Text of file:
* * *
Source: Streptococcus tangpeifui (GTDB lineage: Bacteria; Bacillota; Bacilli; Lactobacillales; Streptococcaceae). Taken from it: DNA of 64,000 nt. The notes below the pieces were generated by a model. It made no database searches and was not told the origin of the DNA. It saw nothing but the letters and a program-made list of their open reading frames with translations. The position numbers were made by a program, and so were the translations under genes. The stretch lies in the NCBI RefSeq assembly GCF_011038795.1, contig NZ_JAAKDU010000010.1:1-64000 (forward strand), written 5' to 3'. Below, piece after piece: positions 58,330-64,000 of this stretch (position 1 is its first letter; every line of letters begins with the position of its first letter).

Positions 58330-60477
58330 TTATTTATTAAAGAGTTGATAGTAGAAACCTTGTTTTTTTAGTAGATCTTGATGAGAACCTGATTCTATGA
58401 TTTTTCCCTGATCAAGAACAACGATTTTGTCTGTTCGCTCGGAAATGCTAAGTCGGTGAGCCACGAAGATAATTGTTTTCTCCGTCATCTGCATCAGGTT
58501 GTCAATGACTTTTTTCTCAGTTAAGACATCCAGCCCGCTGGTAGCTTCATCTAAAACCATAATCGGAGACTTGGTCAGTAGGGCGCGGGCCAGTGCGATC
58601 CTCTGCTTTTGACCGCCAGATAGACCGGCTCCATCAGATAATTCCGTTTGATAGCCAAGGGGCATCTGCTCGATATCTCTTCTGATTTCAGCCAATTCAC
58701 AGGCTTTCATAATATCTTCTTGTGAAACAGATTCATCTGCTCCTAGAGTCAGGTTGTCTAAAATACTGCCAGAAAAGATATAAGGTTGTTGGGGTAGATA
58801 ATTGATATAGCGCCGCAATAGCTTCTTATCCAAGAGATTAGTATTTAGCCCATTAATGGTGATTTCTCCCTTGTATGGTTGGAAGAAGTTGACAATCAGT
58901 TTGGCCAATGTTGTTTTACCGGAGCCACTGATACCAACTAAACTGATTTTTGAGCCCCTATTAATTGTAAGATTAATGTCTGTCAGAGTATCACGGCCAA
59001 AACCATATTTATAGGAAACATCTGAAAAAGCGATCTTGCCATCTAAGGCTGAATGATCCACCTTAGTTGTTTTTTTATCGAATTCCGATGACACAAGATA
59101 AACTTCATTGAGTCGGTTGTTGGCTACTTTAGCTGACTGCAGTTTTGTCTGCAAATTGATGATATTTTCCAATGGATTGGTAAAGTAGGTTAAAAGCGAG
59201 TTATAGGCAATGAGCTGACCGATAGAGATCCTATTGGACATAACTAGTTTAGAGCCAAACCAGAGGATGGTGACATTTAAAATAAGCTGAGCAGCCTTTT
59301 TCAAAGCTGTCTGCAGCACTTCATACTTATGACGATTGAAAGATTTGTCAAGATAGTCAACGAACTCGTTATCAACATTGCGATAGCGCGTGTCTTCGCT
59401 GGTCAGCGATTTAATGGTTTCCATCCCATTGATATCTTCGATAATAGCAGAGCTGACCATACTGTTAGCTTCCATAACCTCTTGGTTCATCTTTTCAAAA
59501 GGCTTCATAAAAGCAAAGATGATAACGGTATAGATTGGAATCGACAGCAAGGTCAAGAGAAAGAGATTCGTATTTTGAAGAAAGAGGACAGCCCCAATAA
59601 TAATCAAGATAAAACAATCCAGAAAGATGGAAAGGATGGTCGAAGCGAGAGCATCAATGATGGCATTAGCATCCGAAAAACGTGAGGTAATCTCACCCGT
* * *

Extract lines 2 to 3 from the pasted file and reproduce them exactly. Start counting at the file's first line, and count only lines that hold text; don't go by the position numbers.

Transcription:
Positions 58330-60477
58330 TTATTTATTAAAGAGTTGATAGTAGAAACCTTGTTTTTTTAGTAGATCTTGATGAGAACCTGATTCTATGA